I’ve long admired Rembrandt’s work, both his drawings and his paintings. A recently acquired museum poster of his ‘The Abduction of Europa’ now hangs in my office inspiring me with its atmosphere, light effects and the characters in the painting. You can see an image of the original, from the J. Paul Getty Museum, here.
I also have an 1991 exhibition catalog ‘Rembrandt: the Master & his Workshop, Drawings and Etchings’ by Bevers, Schatborn and Welzel that I love. It extensively documents his drawings and those made by his pupils (whose work was once mistaken for Rembrandt’s).
Today, browsing the catalog I notice in particular #17, titled, ‘Shah Jahan and one of his sons.’ It says here, on page 124: ‘Some of the most remarkable drawings in Rembrandt’s oeuvre are the copies he made after Indian Mughal miniatures. They are not the only copies by his hand, but they do form the largest group – 23 in all. In the inventory of Rembrandt’s possessions of 1656 an album is mentioned with ‘cuireuse minijateur teeckeningen’ (curious miniature drawings) and these are usually considered to be the Mughal miniatures which Rembrandt used as models.’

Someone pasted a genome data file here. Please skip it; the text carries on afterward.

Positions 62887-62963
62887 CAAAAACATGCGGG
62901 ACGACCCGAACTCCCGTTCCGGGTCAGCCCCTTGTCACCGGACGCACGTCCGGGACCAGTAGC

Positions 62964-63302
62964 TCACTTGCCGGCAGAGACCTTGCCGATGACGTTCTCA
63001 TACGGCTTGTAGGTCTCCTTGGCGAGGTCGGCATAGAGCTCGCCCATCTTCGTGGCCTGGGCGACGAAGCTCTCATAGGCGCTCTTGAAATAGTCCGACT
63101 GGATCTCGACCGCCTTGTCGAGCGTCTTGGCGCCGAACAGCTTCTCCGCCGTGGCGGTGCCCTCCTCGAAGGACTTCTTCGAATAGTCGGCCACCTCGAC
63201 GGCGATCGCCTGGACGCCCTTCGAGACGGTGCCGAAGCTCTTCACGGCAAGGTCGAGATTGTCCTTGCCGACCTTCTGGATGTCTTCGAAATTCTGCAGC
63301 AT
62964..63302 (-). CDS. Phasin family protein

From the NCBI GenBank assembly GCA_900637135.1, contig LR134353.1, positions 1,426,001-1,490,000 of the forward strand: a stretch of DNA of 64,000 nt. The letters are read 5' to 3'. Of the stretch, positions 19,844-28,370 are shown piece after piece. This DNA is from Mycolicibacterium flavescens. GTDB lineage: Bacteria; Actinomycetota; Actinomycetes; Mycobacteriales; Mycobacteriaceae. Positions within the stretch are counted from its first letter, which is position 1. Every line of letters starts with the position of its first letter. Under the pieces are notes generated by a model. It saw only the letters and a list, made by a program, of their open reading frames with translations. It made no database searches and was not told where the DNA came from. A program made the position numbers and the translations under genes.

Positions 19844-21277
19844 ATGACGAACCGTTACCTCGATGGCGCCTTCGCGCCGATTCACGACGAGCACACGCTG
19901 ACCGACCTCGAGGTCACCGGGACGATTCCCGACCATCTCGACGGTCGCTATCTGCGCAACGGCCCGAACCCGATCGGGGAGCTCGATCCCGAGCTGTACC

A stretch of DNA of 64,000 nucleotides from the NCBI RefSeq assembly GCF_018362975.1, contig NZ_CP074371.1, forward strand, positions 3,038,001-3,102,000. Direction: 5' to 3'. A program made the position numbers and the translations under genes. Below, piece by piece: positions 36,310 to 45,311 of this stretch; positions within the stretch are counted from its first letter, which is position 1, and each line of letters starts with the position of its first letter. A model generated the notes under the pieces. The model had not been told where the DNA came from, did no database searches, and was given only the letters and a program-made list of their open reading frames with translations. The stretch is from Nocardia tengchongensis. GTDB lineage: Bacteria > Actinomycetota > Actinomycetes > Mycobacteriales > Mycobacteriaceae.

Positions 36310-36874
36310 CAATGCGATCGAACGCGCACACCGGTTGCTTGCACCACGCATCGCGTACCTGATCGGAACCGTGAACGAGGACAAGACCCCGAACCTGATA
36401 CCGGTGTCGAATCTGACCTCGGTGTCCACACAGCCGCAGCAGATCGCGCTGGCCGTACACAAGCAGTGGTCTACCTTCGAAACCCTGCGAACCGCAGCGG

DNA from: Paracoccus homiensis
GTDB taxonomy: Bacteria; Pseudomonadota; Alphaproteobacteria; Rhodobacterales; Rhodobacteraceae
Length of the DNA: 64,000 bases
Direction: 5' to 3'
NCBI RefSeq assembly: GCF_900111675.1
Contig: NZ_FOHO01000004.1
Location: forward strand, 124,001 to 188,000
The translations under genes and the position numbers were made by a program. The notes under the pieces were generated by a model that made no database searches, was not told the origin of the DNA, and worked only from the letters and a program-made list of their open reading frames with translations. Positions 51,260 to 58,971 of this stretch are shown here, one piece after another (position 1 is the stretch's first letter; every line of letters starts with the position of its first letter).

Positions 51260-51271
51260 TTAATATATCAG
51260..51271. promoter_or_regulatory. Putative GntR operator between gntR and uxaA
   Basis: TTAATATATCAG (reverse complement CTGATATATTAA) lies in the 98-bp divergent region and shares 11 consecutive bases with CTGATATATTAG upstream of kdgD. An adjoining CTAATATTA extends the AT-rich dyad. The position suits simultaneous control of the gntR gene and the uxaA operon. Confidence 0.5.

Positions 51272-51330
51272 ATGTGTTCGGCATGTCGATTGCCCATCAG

How fascinating that a legendary artist whose work I deeply admire, once admired and took the effort to copy the work of unknown artists from the part of the world I come from! This is a phenomenon that I discover unexpectedly in art. A few years ago when I saw museum porcelain pieces found in a ship at the bottom of the sea that were once commissioned in Europe, made in China and lost at sea making their way to Europe, I realized that globalization is certainly not new and an attraction for what the ‘other’ has to offer is perhaps eternal.